Could pre-apprenticeships overcome gender divide?

Posted on 21 Oct 2016 by Jonny Williamson

Birmingham-based multi-disciplinary engineering solutions company, adi Group is aiming to bridge industry’s gender divide by launching the UK’s first pre-apprenticeship scheme for 14-16 year olds.

By introducing young women to the world of engineering at an early age through pre-apprenticeships, it’s hoped that more of them will choose to enter a career in the industry after they’ve completed their studies.

Women in Manufacturing - Infographic April 2016 CCurrently just 9% of the engineers in the UK are women, and more than 60% of 11-21 year-old girls reportedly believing engineering and technology is just for boys.

These skewed perceptions of engineering could be the reason why young women aren’t considering a career in engineering and contributing to a widening skills gap.

The scheme, run in partnership with a local secondary school, involves adi Group engineers teaching core practical skills to 12 pupils (including three girls) in a live workshop for half a day each week.

CEO and founder of adi Group, Alan Lusty explained, “Despite recent figures showing more people are entering apprenticeship schemes than ever before, for every female apprentice working within the UK engineering sector there are 25 male apprentices.

“With apprenticeships being the main route into engineering roles it is hardly surprising that the UK has the lowest proportion of female engineering professionals.

“The rest of the world is continuing to develop and grow its engineering proficiency and this creates more competition than ever before. If the UK is to maintain its lead as a true innovator, then we must work harder.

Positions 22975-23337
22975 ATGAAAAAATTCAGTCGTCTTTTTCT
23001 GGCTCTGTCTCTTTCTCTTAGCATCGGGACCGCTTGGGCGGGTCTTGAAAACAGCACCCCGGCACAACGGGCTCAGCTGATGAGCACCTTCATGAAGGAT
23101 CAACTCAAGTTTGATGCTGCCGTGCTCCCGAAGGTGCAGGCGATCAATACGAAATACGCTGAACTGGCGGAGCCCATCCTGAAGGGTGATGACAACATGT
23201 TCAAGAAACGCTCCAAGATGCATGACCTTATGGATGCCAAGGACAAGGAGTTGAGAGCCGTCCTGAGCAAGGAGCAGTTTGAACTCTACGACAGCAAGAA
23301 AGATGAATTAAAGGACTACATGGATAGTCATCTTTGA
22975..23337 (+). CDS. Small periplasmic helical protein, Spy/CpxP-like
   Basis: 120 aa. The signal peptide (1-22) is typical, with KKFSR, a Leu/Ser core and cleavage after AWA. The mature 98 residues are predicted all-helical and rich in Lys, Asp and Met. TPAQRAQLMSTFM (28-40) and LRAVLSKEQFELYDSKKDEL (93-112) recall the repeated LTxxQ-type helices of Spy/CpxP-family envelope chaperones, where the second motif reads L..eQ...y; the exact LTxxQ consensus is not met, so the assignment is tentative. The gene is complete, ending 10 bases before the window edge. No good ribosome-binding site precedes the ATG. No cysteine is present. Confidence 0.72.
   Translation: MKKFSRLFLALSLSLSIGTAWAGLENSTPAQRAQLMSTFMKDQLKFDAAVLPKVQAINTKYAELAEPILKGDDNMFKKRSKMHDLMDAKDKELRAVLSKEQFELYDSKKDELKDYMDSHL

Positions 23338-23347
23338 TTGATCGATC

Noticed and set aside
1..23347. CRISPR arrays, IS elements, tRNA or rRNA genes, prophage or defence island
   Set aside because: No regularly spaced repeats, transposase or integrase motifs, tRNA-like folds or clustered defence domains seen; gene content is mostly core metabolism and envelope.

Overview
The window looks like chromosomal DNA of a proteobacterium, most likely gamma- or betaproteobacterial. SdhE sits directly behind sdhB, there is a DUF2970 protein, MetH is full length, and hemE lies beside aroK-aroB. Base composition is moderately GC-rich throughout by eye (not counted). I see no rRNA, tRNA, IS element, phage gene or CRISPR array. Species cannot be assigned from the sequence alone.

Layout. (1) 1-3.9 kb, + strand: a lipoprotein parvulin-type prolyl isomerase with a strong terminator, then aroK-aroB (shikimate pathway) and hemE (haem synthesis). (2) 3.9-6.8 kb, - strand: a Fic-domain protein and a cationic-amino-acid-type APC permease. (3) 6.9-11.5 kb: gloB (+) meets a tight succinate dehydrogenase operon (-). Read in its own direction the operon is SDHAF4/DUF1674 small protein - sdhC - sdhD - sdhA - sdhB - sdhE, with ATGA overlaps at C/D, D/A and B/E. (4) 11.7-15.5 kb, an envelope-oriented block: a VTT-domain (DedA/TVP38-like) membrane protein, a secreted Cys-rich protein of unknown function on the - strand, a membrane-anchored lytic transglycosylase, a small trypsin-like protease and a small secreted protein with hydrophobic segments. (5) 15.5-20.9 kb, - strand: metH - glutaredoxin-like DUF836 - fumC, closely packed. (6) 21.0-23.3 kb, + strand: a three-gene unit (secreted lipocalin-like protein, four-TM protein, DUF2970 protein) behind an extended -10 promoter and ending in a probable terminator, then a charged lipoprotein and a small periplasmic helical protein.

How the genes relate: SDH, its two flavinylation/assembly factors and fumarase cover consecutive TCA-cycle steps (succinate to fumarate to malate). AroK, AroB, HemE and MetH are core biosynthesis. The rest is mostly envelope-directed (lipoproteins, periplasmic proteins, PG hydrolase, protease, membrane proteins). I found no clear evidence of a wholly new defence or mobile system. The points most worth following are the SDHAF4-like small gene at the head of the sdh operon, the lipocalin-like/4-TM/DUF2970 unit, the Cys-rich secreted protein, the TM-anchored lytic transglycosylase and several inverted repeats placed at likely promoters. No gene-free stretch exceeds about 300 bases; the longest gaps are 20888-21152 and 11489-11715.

Women in Manufacturing - Infographic April 2016 DAccording to Lusty, a key part of the solution lies in providing engineering training for young women before they make important career decisions.

He continued: “Our new pre-apprenticeship scheme links together industry and education to show school-age children the benefits of engineering and present it as a viable career option.

“We hope that by taking on a healthy proportion of male and female apprentices each year, we can contribute to closing the skills gap, ensuring that well-trained, dedicated professionals continue to enter the profession.

Lusty urged other businesses to follow adi Group’s example by engaging with young people and encouraging them to consider engineering as an attractive potential career.

He concluded: “We believe our pre-apprenticeship scheme offers a comprehensive model which other schools and employers will be able to replicate.”